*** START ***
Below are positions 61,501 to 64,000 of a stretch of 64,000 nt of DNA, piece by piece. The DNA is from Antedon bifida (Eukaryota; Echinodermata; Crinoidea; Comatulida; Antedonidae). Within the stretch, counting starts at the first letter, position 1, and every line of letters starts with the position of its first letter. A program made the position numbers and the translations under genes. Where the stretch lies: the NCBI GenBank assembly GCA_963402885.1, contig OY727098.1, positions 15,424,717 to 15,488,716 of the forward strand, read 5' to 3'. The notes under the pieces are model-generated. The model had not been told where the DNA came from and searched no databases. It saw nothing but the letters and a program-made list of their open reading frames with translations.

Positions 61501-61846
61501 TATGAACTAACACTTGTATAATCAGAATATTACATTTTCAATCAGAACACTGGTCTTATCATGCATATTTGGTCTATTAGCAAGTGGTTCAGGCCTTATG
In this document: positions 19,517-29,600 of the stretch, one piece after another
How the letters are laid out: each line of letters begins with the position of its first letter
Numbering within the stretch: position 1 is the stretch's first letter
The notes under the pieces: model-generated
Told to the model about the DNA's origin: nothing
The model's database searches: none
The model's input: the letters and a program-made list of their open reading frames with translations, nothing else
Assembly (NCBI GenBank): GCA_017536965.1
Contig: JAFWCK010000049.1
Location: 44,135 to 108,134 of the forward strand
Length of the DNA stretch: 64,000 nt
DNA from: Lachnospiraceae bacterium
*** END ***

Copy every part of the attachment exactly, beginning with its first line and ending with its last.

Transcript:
Below are positions 61,501 to 64,000 of a stretch of 64,000 nt of DNA, piece by piece. The DNA is from Antedon bifida (Eukaryota; Echinodermata; Crinoidea; Comatulida; Antedonidae). Within the stretch, counting starts at the first letter, position 1, and every line of letters starts with the position of its first letter. A program made the position numbers and the translations under genes. Where the stretch lies: the NCBI GenBank assembly GCA_963402885.1, contig OY727098.1, positions 15,424,717 to 15,488,716 of the forward strand, read 5' to 3'. The notes under the pieces are model-generated. The model had not been told where the DNA came from and searched no databases. It saw nothing but the letters and a program-made list of their open reading frames with translations.

Positions 61501-61846
61501 TATGAACTAACACTTGTATAATCAGAATATTACATTTTCAATCAGAACACTGGTCTTATCATGCATATTTGGTCTATTAGCAAGTGGTTCAGGCCTTATG
In this document: positions 19,517-29,600 of the stretch, one piece after another
How the letters are laid out: each line of letters begins with the position of its first letter
Numbering within the stretch: position 1 is the stretch's first letter
The notes under the pieces: model-generated
Told to the model about the DNA's origin: nothing
The model's database searches: none
The model's input: the letters and a program-made list of their open reading frames with translations, nothing else
Assembly (NCBI GenBank): GCA_017536965.1
Contig: JAFWCK010000049.1
Location: 44,135 to 108,134 of the forward strand
Length of the DNA stretch: 64,000 nt
DNA from: Lachnospiraceae bacterium